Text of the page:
Survey Research Group
Survey Research Group's mission is to foster health, well-being, and quality of life through rigorous quantitative and qualitative research guided by the principles of equity in health, environment, education, and economic contexts. To achieve this mission, SRG conducts research on a local to global level in partnership with communities.
California Health Accountable for Health Initiative Accelerator Site Evaluation
Survey Research Group conducted a program evaluation for the the California Accountable Communities for Health Initiative (CACHI) Accelerator ACH sites. The evaluation measured sites' capacity and progress on the 7 elements for CACHI. The results of the evaluation will inform future ACH efforts in California and nationwide.
California Health Interview Survey - Questionnaire Development
Survey Research Group provides questionnaire development support for the California Health Interview Survey, conducted by the University of California, Los Angeles. SRG provides assistance with question development, convenes workgroups, conducts pretesting and usability testing, and oversees English language simplification and question translations in five language.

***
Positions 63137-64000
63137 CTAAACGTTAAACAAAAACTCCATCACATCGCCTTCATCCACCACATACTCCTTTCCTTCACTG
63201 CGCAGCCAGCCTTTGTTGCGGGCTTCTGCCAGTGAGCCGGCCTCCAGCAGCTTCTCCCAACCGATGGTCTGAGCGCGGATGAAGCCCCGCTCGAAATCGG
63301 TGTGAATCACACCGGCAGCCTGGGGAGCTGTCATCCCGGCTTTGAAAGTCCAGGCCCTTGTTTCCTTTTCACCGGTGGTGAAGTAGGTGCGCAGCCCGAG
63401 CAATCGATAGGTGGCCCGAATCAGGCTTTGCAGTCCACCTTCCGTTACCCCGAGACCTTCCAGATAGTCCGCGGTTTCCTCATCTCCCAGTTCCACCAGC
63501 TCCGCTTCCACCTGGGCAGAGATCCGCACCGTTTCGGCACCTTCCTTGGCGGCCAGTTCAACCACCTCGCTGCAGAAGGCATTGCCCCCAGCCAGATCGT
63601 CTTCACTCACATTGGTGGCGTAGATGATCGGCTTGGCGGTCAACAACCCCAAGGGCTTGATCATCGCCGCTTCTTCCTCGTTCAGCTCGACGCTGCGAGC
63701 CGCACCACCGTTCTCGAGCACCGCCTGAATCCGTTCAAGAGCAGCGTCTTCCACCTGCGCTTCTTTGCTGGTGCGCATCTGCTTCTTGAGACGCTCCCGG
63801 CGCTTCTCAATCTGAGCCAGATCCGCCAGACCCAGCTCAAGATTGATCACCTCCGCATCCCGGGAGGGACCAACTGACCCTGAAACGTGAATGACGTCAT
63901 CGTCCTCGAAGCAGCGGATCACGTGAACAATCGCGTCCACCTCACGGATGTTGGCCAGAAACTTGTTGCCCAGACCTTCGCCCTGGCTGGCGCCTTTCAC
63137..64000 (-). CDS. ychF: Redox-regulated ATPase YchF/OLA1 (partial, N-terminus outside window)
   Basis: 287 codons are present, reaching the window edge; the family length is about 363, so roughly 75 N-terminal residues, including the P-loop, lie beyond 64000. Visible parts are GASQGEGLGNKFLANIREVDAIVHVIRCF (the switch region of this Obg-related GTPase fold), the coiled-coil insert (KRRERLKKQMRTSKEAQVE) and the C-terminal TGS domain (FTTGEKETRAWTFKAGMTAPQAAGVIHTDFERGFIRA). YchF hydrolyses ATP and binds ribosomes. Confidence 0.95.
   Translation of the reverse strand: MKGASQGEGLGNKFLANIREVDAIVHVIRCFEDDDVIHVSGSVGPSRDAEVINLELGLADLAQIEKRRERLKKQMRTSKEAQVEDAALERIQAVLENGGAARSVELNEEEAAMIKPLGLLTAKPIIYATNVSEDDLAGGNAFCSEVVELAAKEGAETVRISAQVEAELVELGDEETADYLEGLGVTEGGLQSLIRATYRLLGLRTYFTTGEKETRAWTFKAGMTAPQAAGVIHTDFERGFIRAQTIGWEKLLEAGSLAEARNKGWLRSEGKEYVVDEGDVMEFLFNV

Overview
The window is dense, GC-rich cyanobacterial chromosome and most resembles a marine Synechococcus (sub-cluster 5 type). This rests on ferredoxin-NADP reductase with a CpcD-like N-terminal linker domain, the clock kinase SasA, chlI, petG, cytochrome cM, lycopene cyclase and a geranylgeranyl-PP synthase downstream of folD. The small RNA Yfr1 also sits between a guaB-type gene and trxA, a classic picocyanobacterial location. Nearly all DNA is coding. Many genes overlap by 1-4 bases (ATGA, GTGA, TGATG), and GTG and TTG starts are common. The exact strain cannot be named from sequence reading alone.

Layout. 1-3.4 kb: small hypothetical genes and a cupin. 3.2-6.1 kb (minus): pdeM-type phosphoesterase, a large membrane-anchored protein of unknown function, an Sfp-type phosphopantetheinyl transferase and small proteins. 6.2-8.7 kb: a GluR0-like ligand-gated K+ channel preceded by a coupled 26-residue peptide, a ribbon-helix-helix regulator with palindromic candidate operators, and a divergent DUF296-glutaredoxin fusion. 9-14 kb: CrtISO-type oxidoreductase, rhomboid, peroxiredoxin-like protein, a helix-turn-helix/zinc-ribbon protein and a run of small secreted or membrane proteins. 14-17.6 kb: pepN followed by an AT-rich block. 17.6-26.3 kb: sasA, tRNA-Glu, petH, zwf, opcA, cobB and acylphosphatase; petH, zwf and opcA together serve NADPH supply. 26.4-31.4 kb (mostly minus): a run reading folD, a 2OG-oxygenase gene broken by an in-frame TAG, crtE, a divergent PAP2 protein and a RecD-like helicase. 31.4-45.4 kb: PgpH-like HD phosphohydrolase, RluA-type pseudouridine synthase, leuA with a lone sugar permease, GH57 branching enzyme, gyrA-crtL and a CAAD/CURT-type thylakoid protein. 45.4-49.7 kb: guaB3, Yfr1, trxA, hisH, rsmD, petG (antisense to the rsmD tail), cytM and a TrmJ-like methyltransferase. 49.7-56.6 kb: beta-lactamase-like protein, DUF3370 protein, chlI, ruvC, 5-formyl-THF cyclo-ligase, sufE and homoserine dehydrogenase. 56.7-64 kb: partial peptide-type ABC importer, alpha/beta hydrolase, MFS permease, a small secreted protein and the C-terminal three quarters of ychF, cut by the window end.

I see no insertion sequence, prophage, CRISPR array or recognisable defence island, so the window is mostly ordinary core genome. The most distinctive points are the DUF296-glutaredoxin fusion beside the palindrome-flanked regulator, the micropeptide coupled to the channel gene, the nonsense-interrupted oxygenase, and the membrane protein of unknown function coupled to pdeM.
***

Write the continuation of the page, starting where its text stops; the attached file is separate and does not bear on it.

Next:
Core Metrics Pilot Project
Dr. Ryan-Ibarra was the lead epidemiologist for the Core Metrics Pilot Project. This project was funded by the Blue Shield Foundation of California to test using a set of 16 standard health indicators in two California counties: Fresno County and Monterey County. The culmination of this work were two interactive dashboards, one for each county, in English and Spanish that local health departments used to plan programs and community residents used to conduct education and advocacy.
Enhancing the Evidence Base for SNAP-Ed
The purpose of this project is to conduct a comprehensive evaluation of five SNAP-Ed interventions in Michigan. The results of such as evaluation can be used to expand these successful programs and recognize the innovative work that the Michigan Fitness Foundation, as a non-profit organization, is leading. This project is conducted as a collaboration between PHI's Center for Wellness and Nutrition and Survey Research Group.